Purpose: Materials which comprise pharmaceutical manufacturing, packaging, and delivery systems are extracted via a range of media and contact scenarios, and these media are analyzed by a range of analytical techniques, to determine the qualitative and semi-quantitative profile(s) of compounds extracted from the materials. The analysis of volatile organic compounds by headspace gas chromatography in tandem with a mass spectrometer (HS/GC/MS), unlike other analytical methodologies, typically involves the extraction of the material in a sealed vessel. Thus, consideration of the extraction stoichiometry and the partitioning factors of these compounds between the headspace of the vessel and the sample material must be considered so that the materials are thoroughly extracted and the extracted mass is accurately quantified.
The purpose of this study was to evaluate the partitioning characteristics of volatile organic extractable compounds and determine sample extraction and quantification procedures best suited to achieve a through and accurate extraction of the materials. This included an evaluation of sample mass, extraction duration, and partitioning behavior for a range of volatile organic compounds in several commonly encountered polymeric matrices. Additionally, the advantages/disadvantages of internal versus external standardization were explored.
Methods: HS/GC/MS analysis was performed using a 60 m × 0.25 mm column with a DB-624 stationary phase and 1.4 µm film thickness. A 1:10 split ratio was used. The mass spectrometer was operated in full scan mode over a range of 29 – 250 atomic mass units. A range of incubation times was evaluated in the headspace auto-sampler, but a constant temperature of 90 °C was used in all cases. The analytical system was an Agilent 7890B gas chromatograph, Agilent 5977A mass spectrometer, and Agilent 7697A headspace auto-sampler.
Results: The data obtained in the experiments performed in this study yielded the following notable results:
- The partitioning coefficient between the gas and material phases, and thus the response factor, of each compound varies significantly between the polymer or elastomer being extracted.
- The mass extracted had a significant effect on the response factor, and thus the quantitative value ultimately reported, for the extraction procedure. Specifically, the greater the mass extracted the lower the extractable value was on a per mass basis. It was determined that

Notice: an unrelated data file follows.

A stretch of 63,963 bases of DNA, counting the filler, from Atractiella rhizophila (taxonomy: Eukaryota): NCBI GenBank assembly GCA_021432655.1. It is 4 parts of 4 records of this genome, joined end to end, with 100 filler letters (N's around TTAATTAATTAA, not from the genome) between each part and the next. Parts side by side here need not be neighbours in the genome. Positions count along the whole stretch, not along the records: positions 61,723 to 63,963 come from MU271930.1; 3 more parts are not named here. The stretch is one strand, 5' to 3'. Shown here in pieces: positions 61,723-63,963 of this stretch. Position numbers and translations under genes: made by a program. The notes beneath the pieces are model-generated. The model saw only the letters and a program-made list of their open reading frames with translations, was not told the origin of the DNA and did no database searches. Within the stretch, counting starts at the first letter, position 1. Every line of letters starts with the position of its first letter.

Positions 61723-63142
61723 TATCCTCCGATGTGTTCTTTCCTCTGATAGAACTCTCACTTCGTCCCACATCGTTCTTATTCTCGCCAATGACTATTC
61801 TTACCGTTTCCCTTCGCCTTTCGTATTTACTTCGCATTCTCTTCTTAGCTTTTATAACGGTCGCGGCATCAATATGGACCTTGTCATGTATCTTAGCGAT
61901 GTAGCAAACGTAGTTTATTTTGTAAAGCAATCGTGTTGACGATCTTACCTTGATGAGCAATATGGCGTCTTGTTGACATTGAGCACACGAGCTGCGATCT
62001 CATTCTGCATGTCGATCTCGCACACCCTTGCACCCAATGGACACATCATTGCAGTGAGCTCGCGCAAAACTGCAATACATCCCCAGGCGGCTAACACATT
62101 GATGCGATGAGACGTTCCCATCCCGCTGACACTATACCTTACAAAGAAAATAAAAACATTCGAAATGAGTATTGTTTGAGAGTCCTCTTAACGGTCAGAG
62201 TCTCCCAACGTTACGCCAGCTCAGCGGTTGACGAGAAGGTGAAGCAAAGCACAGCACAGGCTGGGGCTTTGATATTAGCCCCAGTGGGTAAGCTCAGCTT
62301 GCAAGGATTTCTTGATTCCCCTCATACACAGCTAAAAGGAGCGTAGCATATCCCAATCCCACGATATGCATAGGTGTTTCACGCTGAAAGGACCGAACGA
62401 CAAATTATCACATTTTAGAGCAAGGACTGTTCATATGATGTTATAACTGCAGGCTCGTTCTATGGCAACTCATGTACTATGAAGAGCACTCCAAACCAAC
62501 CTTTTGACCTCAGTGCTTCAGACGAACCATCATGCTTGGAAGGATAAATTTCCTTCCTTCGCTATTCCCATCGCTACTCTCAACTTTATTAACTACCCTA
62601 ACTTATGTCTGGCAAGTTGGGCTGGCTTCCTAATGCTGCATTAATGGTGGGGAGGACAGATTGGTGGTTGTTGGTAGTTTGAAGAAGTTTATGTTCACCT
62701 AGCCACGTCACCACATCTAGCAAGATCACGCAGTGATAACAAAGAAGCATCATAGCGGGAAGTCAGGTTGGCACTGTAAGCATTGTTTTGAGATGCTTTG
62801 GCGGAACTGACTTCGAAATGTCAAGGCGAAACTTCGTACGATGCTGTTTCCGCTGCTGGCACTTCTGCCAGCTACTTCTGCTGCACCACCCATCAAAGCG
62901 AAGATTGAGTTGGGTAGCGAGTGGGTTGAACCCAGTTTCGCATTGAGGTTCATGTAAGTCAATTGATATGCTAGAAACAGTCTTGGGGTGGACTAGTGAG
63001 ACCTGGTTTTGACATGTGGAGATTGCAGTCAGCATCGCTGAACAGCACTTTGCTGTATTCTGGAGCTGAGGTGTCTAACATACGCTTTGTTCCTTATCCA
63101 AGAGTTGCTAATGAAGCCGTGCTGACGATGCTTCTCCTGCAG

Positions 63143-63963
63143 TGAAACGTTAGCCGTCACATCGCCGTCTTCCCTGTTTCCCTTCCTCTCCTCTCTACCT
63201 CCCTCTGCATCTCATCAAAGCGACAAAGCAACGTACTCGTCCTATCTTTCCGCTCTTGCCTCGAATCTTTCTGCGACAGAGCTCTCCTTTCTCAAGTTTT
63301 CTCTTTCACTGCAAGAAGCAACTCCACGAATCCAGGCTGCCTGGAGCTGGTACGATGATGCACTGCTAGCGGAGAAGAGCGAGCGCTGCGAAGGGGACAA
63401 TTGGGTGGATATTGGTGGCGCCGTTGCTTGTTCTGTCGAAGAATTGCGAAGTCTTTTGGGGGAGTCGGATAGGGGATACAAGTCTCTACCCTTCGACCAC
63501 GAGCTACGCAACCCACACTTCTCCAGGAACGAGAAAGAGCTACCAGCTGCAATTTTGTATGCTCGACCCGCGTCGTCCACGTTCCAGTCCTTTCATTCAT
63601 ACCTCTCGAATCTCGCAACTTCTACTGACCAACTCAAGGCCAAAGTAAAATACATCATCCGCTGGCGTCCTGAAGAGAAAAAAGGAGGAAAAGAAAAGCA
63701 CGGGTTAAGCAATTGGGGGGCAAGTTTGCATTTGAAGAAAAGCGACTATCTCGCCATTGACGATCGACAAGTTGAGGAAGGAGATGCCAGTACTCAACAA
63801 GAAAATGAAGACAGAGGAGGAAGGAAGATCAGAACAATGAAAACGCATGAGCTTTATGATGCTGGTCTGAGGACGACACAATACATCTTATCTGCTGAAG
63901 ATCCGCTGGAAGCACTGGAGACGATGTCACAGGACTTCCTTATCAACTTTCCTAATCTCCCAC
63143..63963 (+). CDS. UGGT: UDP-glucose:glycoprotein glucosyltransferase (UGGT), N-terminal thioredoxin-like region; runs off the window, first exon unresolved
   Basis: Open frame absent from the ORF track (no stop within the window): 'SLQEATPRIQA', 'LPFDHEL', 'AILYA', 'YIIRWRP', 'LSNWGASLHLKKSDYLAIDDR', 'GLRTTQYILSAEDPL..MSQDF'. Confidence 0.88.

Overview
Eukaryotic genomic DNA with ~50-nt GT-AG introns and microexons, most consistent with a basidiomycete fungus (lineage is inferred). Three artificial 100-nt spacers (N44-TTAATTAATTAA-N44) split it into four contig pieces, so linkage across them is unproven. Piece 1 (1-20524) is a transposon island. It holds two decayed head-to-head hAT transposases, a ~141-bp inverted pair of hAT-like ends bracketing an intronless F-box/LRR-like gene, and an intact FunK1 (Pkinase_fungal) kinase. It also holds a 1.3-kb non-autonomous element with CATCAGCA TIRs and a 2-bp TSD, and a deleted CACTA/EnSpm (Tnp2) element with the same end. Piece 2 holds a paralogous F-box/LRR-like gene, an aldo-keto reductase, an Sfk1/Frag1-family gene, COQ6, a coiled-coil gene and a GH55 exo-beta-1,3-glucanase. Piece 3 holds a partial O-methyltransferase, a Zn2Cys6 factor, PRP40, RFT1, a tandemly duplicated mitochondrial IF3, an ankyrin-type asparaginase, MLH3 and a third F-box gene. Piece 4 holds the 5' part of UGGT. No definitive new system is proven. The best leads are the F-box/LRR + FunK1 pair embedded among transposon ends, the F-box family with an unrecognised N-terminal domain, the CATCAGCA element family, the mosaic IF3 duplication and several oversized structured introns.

0.5 g/20 mL vial was the ideal mass for obtaining adequate response while maximizing extraction of the material.
-Incubation times required to achieve an equilibrium between the compound in the vial’s headspace and the material varied for each material. Nevertheless, two hours of incubation was found to be generally sufficient to achieve this equilibrium, and thus maximum extraction of the material. However, thicker components, such as rubber stoppers, required longer incubation times to achieve an equilibrium.
- External standard calibration and quantification was found to consistently underestimate the amount of extractables present due to the fact this approach is not representative of the bi-phasic system in which the material is being characterized.
- After evaluating several candidates, diethyl Ether-d10 was selected as the internal standard for quantification purposes. This selection was based on its solubility in water (thus avoiding the need to use dimethyl sulfoxide or other problematic solvents), consistency of response across a range of materials and water, and chromatographic properties.
- A case study was presented in which the amount of extractable trimethylsilanol from a component of a pharmaceutical packaging system was quantified using both internal and external standardization. The results obtained illustrated the advantages of using diethyl ether-d10 as an internal standard.
Conclusion: The results of this study have provided insight into the optimal procedures for performing static headspace extraction of volatile organic compounds for analysis by GC/MS. Determination of the optimal mass for extraction ensured adequate representation of the extractable content of the material, and furthermore illustrated the dangers of trying to increase sensitivity by increasing mass extracted. Use of an internal standard was found to generate more accurate and reproducible results as compared to external standardization.